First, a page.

When to Break Investment Rules – Not Investing Like Your Age

Consider breaking rules when it comes to how you invest your money. Imagine being sixty years old. Conventional thinking is you should be a more conservative investor and take less risk – you’re not forty anymore. Should you? And the opposite applies if you’re younger. This article emphasizes the need for tailored financial planning and investment strategies, and the need to bend some general rules to maintain good financial and mental health.

They say your risk tolerance should decrease over time – be a more aggressive investor when you’re younger and “throttle back” as you age. The Rule of 100 is a guideline on how you allocate between stocks (growth) and bonds (fixed income) over your lifetime. Subtract your age from 100 and the result is the recommended allocation to stocks, and the difference goes to bonds. Hence, a 40 year old would have sixty percent in stocks and forty percent in bonds, and a 60 year old would have the opposite allocation. Generally, it makes sense to take the foot off the gas investment-wise as you age. However, here are four reasons an investor might break the Rule of 100.

Higher returns needed to achieve your goals

Reducing the stock allocation generally lowers the volatility (risk) – and reduces the long-term return.  The expected annual returns for US stocks and investment grade bonds are about seven percent and three percent, respectively, per long-term capital market assumptions from Goldman Sachs and JP Morgan. The difference in expected returns for a 60/40 versus a 40/60 portfolio is a little under one percent. Some investors need the additional return.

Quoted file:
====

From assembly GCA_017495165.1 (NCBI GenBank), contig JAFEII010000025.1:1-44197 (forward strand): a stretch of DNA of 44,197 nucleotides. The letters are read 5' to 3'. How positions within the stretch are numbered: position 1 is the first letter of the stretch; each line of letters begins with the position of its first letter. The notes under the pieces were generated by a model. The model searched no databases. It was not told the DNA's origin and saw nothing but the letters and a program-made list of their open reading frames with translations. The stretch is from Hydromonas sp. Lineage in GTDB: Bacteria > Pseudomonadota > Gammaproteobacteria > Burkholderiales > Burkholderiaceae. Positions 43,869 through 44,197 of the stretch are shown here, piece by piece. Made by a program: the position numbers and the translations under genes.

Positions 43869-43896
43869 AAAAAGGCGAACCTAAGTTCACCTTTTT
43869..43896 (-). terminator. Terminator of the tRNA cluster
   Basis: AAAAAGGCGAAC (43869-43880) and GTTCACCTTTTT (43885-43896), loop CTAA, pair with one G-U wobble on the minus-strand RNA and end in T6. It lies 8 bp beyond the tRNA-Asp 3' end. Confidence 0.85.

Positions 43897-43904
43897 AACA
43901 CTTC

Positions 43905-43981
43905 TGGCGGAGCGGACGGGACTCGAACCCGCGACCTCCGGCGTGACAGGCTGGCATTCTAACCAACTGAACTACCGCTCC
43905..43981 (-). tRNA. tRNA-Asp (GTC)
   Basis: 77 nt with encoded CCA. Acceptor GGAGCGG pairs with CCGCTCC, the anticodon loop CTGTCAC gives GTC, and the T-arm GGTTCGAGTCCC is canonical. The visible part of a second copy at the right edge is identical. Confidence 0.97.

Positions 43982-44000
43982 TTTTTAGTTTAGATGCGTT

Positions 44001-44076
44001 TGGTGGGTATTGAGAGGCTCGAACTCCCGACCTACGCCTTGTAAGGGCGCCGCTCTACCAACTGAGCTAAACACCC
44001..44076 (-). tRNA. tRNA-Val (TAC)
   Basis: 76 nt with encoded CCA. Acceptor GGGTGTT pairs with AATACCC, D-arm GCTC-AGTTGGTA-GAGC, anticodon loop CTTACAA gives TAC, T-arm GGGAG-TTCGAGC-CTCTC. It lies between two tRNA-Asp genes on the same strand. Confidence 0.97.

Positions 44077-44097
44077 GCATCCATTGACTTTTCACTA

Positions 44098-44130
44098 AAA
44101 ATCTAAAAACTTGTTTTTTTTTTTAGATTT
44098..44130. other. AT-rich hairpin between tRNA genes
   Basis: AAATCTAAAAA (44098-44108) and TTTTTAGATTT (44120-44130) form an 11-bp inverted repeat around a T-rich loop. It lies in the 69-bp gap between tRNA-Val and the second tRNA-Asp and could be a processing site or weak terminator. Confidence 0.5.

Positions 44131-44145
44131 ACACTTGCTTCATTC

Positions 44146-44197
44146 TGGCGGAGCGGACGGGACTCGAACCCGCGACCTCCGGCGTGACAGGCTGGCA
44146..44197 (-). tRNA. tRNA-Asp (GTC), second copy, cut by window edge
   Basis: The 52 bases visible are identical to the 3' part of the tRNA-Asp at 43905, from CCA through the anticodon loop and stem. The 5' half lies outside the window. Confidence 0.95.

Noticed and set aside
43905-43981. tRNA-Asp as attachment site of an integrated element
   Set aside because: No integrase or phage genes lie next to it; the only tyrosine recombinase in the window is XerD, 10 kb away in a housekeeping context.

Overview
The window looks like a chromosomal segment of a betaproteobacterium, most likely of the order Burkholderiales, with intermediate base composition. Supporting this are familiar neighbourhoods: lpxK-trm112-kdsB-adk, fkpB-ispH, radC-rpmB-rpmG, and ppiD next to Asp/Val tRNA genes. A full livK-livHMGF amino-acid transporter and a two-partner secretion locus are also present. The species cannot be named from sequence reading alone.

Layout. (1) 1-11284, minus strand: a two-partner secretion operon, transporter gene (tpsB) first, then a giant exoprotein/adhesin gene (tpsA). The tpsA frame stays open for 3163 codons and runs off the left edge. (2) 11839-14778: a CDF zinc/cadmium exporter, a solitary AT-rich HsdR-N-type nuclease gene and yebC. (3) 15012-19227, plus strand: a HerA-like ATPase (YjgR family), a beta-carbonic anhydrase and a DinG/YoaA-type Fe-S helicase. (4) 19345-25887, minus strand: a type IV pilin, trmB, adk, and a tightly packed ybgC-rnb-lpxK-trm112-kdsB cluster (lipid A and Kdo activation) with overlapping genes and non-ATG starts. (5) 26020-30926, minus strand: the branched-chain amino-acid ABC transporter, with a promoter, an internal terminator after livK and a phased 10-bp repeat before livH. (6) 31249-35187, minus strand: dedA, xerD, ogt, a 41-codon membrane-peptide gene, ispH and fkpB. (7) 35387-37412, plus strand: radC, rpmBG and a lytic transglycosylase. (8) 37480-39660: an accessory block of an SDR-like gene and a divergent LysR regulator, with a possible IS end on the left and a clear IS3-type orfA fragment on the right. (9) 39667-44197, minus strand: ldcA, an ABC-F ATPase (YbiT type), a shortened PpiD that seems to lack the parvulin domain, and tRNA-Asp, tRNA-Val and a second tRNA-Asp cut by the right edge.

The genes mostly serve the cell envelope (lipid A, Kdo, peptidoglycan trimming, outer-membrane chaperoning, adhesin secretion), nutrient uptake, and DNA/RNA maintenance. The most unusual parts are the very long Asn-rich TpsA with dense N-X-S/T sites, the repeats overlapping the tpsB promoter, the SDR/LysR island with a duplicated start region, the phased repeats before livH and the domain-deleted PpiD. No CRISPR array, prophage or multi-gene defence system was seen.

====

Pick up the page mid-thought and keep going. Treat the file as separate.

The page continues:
Don’t outlive your retirement savings

Length of retirement and the aging process are important variables in financial planning. Investors tend to live longer than they expect and should have a cushion. A recent study by Morningstar called Estimating “The End” of Retirement recommends using life expectancies of age 90 or 95 for an average couple aged 65. Your money may need to last a long time.

Investments don’t neatly fit in the categories

Some stocks act more like income investments (high dividend paying stocks) and some bonds pattern more like stocks (high yield bonds). Real estate can act like both providing rental income and appreciation. Consider an investment’s characteristics and how it behaves, rather than its name, in your allocation strategy.

Are you the average investor?

Follow your financial plan. What if pension and Social Security will significantly cover your retirement lifestyle? You have the luxury to be more growth-oriented. What if you’re younger and inheriting significant wealth? You can be a more conservative investor – like starting a marathon at mile marker 15 or 20 – or take the opportunity to do amazing things. And what’s important about money to you? Some focus on security and not worry about running out of money in retirement. Others want the freedom to do what they want in retirement without having to ask. And others find it important to leave a legacy or pass on what was left to them.

Granted we face uncertainties such as COVID and US elections. Remember to stay focused on your main challenges – to worry less about your finances, not being a burden to anyone, making smart financial decisions, and even making this world a better place. Investing will be a lot easier. Secure your future wisely.

This article can also be viewed at the Reno Gazette Journal.

About Brian Loy

Brian Loy writes insightful and inspiring articles about the ever-changing world of personal finance and the global trends that affect the risk and return on investments and shape the financial- and retirement-planning process.
This entry was posted in Planning Tips and Goals. Bookmark the permalink.

Comments are closed.